The Safe-Keeper Holster is built from premium saddle leather. It is equipped with both a thumb break and a muzzle-tensioning device. The Gunhide Lock-Spot allows the pistol to be safely secured using a padlock or handcuffs without removing it from the holster. An officer can readily snap the Safe Keeper on and off without removing his or her waist belt.

Gould & Goodrich PX4 Storm Holsters

October 1, 2005
Gould & Goodrich Leather now produces a complete line of holsters to accommodate the new Beretta PX4 Storm. Duty holsters offered include the Astro leather double retention holster with a dual trigger guard lock, the K-Force K338 adjustable tension holster, and the Phoenix Advantage Plus B5306 double retention holster. From the company’s Gold Line of concealment products, the model 807 paddle holster, 803 pancake holster, and the model 801 Yaqui slide holster fit the PX4.

Fobus USA GLC IWB Holster

July 1, 2005
The GLC IWB (inside the waistband) holster from Fobus fits the Glock 9mm, .40, and .357 caliber models. The holster is lightweight for all-day concealed carry and is contoured to allow a full range of motion. It employs a passive retention system with upper and lower retaining hooks, and allows single-hand re-holstering.

Think About Your Holster

December 1, 2004

I would urge all officers to take a closer look at their holsters and what they need from their holsters.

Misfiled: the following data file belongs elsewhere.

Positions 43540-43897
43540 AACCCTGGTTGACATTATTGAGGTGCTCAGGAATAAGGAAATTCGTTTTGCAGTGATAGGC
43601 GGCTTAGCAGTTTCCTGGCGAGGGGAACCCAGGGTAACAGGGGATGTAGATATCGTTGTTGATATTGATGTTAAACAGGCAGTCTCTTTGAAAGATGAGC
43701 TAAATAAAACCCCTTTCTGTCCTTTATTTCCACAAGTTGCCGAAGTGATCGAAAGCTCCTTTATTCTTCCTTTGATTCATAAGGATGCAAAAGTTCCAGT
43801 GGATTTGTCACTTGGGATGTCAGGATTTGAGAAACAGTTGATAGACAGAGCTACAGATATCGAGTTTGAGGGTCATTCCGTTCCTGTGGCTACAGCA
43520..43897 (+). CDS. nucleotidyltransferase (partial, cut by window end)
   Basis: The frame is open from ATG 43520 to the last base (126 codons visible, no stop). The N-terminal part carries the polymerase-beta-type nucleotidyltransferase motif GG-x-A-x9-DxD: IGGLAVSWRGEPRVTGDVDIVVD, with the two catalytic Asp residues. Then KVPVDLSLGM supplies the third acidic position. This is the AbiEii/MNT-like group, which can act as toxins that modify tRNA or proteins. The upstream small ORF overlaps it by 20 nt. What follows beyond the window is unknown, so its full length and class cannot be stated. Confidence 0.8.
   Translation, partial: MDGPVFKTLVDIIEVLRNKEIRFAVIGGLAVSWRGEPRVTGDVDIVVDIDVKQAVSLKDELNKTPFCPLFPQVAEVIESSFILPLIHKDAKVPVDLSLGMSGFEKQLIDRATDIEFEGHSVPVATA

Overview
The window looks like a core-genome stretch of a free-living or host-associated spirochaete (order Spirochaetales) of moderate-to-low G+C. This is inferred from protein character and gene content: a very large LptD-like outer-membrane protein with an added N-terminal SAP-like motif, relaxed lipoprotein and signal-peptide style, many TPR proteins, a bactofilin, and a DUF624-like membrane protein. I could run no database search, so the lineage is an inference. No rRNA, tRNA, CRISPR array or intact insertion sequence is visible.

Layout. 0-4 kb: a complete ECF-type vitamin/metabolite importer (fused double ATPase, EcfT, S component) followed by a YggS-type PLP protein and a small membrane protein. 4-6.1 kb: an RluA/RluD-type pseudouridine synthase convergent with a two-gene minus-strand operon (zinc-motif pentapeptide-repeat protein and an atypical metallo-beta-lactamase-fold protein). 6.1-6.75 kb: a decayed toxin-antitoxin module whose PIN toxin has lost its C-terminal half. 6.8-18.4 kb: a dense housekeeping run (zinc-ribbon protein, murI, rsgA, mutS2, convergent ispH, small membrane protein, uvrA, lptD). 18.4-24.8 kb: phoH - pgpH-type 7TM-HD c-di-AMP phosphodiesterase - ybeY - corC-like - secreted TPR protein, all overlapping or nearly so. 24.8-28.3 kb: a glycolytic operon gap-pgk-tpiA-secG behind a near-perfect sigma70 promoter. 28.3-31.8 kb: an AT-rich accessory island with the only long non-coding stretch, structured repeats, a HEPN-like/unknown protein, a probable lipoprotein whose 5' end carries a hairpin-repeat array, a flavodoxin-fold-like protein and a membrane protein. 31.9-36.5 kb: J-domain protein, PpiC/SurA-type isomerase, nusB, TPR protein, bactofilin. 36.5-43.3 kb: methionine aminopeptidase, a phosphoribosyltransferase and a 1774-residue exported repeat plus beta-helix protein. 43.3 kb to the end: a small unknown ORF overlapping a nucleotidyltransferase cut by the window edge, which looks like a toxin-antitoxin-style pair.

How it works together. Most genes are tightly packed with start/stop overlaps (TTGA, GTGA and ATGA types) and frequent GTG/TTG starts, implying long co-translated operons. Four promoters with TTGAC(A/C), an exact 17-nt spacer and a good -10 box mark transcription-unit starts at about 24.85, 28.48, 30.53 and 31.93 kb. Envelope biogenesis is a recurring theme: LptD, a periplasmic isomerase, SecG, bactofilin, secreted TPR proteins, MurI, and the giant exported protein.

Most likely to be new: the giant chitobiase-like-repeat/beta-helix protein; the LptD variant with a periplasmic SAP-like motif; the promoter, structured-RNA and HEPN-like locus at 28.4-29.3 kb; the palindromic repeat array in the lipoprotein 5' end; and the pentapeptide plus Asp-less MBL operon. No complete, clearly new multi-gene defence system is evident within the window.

Vise Grips

July 1, 2003

Who would have thought years ago that the hunk of hardened and shaped leather we wear on our hips would evolve from a simple holster into a high-tech, lightweight firearm retention device?

SL3.2.1 SpeedLok Holster

April 1, 2002
Bianchi's new SL3.2.1 SpeedLok Duty Holster was created as a response to officer concerns about weapon security. The SpeedLok's Auto Retention system secures automatically, preventing both weapon fallout and take away attempts without the need for snaps, bails, or other devices. The duty weapon can be twisted and pulled in any direction, but it cannot be removed from the holster unless you release the SpeedLok lever.

By Popular Demand

April 1, 2002

Based on reader requests, this is the list of your top product picks for 2001.

Kydex Holster

March 1, 2001
Michael's of Oregon has developed a new line of concealment holsters with injection-molded Kydex. A paddle holster and a standard belt holster will be offered. The paddle has an adjustment that allows for butt forward, vertical and muzzle forward carry. It can be worn behind the hip, on the hip and even cross-draw. The holster rides at a mid-level and women would find it acceptable in that regard, allowing an easy draw.

Shoot From the Ankle

October 1, 2000

Every year officers are disarmed and murdered with their own weapons.  It only makes sense to always carry while off duty and to always carry a back-up weapon while on duty.

Firing Practice Helps Make Survival Possible

August 1, 2000

Personal investigation indicates that only about 25 percent of officers practice on their own time.  Supervisors, concerned by a low hit rate in critical incidents, may push for better handguns and advanced training.  But officers are responsible for their own safety and should practice on their own.